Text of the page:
The Pencil is a little too long, proportionately, for the iPad mini. Its pressure and tilt sensitivity come through clearly in apps like Procreate, and its responsiveness is great for taking notes, but for simple tasks like signatures, you should probably get a cheaper capacitive stylus. For what it’s worth, when you compare the Pencil here with the second-generation Pencil on an 11-inch iPad Pro, you can definitely see the difference. The iPad Pro’s 120Hz refresh rate makes the digital ink noticeably smoother; there’s a tiny amount of lag with the Pencil on the mini (and on the sixth-generation iPad, as well).


Like other iPads and iPhones, the new mini runs iOS 12.2. iOS 12.2 has a bunch of small-scale improvements over the base version 12, but the big deal is going to be support for Apple’s new streaming service. Will that mean a total revamp of Apple’s music and video apps?

In any case, iOS 12.2 will also come to all other current iPads, and to older ones back to the iPad mini 2. The biggest difference between this mini and older models is performance. Apple has jumped from an A8 processor on the last mini to an A12. The A8, which was in the iPhone 6, is more than halfway through its useful life. It will probably be supported by two more OS generations, but third-party developers aren’t targeting it any longer. The A12, on the other hand, is the latest chip and will have at least a four-year lifespan.

Woman Holding Silver Ipad

The performance difference between the A8 and the A12 is comical. On the Antutu system benchmark, the iPhone 6 scored 80,620 when tested. The iPad mini got 373,092. On Geekbench multicore, a pure CPU benchmark, the fifth-generation iPad got 4,494. The sixth-generation iPad got 5,934. This one gets 11,548.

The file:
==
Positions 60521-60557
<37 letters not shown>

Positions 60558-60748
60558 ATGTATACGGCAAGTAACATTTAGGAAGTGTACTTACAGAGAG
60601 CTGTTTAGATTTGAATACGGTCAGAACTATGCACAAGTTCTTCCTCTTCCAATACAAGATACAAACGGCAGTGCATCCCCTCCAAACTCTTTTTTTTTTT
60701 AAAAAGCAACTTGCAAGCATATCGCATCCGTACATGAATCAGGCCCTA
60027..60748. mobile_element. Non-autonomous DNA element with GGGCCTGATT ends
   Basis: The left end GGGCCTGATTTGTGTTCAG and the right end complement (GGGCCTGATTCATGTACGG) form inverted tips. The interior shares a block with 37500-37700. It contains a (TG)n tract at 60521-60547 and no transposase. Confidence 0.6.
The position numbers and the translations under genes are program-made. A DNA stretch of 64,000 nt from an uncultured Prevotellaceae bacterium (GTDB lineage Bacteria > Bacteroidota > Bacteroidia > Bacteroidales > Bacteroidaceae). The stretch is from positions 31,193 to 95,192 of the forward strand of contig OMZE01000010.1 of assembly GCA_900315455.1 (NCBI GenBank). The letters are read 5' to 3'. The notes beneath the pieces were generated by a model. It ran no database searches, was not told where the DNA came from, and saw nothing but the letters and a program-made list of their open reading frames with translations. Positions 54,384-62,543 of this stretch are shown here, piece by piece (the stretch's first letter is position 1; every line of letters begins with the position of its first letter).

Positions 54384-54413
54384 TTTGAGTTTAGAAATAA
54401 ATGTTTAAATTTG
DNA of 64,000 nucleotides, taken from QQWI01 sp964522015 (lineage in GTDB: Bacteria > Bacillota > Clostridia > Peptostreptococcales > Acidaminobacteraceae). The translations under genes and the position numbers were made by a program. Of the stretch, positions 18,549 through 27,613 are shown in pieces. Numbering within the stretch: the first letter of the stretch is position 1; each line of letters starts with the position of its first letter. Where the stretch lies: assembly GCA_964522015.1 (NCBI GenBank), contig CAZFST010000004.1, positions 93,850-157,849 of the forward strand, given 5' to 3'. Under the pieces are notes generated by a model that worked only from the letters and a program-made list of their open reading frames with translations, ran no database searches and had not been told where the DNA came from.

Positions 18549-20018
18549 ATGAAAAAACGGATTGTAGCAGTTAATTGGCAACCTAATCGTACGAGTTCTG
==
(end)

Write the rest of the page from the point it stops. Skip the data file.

It’s not just about the CPU; the image signal processor has been significantly boosted as well and there’s a special machine-learning unit, so things like bar code scanning and object identification will go speedily.

Rendering a movie in iMovie also shows the difference in power. Boiling a minute of 1080p footage down to 360p on the iPad mini takes 5.4 seconds; it takes 10.21 seconds on the A9-powered iPad, and it will take even longer on an older mini. And of course, the older mini doesn’t support the Pencil, which requires an A10 processor.

You don’t need this kind of power if you’re just going to be watching videos. You do need it if you’re going to be doing serious work. Just don’t try to do it all day with the tablet on maximum brightness. The mini is very slim, with a 19.1-watt-hour battery, and we only got 5 hours, 7 minutes on our video rundown test over Wi-Fi. That’s almost exactly the same as we saw on the iPad mini 4. Apple claims 10 hours of usage time; that should be possible at half brightness.

The mini comes with a 12w power adapter, which charges it pretty slowly;  only got to 20 percent in half an hour. You can speed up charging by using a USB-C PD adapter and a USB-C-to-Lightning cable, but they don’t come with the tablet.